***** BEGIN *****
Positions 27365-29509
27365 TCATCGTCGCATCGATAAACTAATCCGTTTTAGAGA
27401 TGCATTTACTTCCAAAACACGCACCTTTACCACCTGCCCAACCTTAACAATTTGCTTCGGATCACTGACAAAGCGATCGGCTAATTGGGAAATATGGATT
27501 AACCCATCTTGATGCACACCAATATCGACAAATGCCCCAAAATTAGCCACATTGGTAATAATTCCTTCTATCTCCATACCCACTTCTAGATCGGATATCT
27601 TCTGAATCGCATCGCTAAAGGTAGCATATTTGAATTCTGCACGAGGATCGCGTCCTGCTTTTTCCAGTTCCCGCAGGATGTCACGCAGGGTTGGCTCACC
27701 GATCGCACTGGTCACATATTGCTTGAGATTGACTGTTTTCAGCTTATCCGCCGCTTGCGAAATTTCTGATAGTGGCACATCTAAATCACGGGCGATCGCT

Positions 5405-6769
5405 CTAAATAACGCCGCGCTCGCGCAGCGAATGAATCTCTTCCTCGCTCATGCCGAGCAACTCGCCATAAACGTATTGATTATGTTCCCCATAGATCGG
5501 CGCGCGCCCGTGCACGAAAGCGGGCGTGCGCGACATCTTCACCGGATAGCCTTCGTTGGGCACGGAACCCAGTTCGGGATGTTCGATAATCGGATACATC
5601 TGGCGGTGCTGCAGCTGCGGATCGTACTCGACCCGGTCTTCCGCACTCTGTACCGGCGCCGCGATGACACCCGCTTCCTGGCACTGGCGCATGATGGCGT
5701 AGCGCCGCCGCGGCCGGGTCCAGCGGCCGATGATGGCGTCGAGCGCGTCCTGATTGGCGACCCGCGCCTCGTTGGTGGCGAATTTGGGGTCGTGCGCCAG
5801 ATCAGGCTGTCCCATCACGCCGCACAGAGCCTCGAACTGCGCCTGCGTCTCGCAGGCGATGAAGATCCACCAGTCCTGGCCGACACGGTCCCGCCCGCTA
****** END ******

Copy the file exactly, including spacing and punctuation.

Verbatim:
Positions 27365-29509
27365 TCATCGTCGCATCGATAAACTAATCCGTTTTAGAGA
27401 TGCATTTACTTCCAAAACACGCACCTTTACCACCTGCCCAACCTTAACAATTTGCTTCGGATCACTGACAAAGCGATCGGCTAATTGGGAAATATGGATT
27501 AACCCATCTTGATGCACACCAATATCGACAAATGCCCCAAAATTAGCCACATTGGTAATAATTCCTTCTATCTCCATACCCACTTCTAGATCGGATATCT
27601 TCTGAATCGCATCGCTAAAGGTAGCATATTTGAATTCTGCACGAGGATCGCGTCCTGCTTTTTCCAGTTCCCGCAGGATGTCACGCAGGGTTGGCTCACC
27701 GATCGCACTGGTCACATATTGCTTGAGATTGACTGTTTTCAGCTTATCCGCCGCTTGCGAAATTTCTGATAGTGGCACATCTAAATCACGGGCGATCGCT

Positions 5405-6769
5405 CTAAATAACGCCGCGCTCGCGCAGCGAATGAATCTCTTCCTCGCTCATGCCGAGCAACTCGCCATAAACGTATTGATTATGTTCCCCATAGATCGG
5501 CGCGCGCCCGTGCACGAAAGCGGGCGTGCGCGACATCTTCACCGGATAGCCTTCGTTGGGCACGGAACCCAGTTCGGGATGTTCGATAATCGGATACATC
5601 TGGCGGTGCTGCAGCTGCGGATCGTACTCGACCCGGTCTTCCGCACTCTGTACCGGCGCCGCGATGACACCCGCTTCCTGGCACTGGCGCATGATGGCGT
5701 AGCGCCGCCGCGGCCGGGTCCAGCGGCCGATGATGGCGTCGAGCGCGTCCTGATTGGCGACCCGCGCCTCGTTGGTGGCGAATTTGGGGTCGTGCGCCAG
5801 ATCAGGCTGTCCCATCACGCCGCACAGAGCCTCGAACTGCGCCTGCGTCTCGCAGGCGATGAAGATCCACCAGTCCTGGCCGACACGGTCCCGCCCGCTA